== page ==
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Exhibition Comic Art: 120 Years of Panels and Pages

Brumsic Brandon, Jr. (1927–2014). Luther. “And he started non-violent demonstrations!” June 12, 1969. Porous point pen and tonal film overlay over pencil. Gift, Brumsic Brandon, Jr., 1995. Prints and Photographs Division, Library of Congress (016.00.00) © Brumsic Brandon, Jr. Art Trust, used with permission. LC-DIG-ppmsca-59751
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Brumsic Brandon (1927–2014). Luther. “What Happened To You at School Today Pee Wee?” October 15, 1970. Ink and tonal film overlay over graphite. Gift, Brumsic Brandon, Jr., 1995. Prints and Photographs Division, Library of Congress (016.01.00) © Brumsic Brandon, Jr. Art Trust, used with permission. LC-DIG-ppmsca-67949.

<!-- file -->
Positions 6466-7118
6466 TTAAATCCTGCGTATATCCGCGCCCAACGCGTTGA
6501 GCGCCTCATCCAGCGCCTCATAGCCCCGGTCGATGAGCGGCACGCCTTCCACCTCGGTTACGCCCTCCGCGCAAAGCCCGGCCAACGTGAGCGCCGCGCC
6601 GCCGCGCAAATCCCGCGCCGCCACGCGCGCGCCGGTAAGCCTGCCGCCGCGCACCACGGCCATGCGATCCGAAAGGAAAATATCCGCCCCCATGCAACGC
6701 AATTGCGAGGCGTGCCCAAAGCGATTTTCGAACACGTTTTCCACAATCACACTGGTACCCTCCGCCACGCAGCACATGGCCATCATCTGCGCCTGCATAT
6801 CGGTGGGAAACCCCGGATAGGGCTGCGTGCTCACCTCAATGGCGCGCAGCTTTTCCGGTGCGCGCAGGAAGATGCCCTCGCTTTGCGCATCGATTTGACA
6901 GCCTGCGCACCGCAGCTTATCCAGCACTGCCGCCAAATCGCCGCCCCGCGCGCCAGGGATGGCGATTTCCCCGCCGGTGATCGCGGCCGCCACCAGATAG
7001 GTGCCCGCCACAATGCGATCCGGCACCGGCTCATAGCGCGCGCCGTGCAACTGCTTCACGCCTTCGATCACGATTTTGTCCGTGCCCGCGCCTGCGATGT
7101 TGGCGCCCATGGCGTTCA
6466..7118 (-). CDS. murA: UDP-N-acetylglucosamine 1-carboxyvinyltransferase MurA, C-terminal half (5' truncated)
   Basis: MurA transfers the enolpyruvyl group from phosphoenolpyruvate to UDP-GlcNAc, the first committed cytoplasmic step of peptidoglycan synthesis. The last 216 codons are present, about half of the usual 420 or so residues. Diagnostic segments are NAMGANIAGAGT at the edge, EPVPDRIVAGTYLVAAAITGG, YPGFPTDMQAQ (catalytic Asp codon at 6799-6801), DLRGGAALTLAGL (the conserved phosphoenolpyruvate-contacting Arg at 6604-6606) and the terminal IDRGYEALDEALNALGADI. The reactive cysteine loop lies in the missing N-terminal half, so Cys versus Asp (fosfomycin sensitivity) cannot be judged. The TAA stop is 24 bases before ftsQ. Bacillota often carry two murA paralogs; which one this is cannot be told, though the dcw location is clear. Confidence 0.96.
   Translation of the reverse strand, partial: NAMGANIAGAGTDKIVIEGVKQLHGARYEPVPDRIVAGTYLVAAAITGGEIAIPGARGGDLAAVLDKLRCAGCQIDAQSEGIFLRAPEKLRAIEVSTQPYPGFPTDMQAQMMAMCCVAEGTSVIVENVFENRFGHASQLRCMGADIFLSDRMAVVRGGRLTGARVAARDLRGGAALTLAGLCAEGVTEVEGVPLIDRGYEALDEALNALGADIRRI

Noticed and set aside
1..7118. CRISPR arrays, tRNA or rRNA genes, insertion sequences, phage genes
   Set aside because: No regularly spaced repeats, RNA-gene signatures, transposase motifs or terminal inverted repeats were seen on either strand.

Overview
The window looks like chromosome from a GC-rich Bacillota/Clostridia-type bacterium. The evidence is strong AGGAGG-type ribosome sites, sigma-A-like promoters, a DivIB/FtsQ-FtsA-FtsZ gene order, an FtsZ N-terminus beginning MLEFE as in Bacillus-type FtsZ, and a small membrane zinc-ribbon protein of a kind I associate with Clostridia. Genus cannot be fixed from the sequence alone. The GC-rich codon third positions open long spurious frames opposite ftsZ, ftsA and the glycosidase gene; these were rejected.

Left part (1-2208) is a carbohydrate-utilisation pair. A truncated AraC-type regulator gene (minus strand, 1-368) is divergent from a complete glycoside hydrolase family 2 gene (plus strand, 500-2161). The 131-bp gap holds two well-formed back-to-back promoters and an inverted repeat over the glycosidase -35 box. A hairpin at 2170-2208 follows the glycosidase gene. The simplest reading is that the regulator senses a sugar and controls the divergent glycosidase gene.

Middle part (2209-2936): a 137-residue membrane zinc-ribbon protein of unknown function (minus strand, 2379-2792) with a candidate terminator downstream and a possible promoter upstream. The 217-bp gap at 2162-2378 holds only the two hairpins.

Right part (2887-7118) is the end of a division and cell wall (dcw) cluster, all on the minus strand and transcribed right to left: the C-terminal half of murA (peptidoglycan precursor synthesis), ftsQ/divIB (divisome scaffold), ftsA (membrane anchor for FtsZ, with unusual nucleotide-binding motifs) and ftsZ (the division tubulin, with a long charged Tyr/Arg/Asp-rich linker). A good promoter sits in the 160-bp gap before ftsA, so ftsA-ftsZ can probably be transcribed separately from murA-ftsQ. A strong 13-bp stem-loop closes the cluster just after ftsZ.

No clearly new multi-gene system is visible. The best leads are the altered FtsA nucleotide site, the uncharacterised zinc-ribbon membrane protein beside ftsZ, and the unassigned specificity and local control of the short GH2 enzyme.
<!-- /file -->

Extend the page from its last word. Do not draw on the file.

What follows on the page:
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Voices of Children

Brumsic Brandon, Jr. named his comic strip after Dr. Martin Luther King, Jr. The second mainstream comic with an African American protagonist, Luther ran from 1968 to 1986. It featured a group of children living in a poor urban neighborhood probably similar to the area of northeast Washington, D.C., where Brandon grew up. The first comic strip shows two boys discussing Martin Luther King, Jr., and non-violent demonstrations. In this example, Luther tells his friend Pee Wee that he was named after the civil rights leader, and Pee Wee then tells him that his mother was beaten up during a non-violent demonstration. In the second strip, Luther learns that Pee Wee has fainted again in school, due to hunger.

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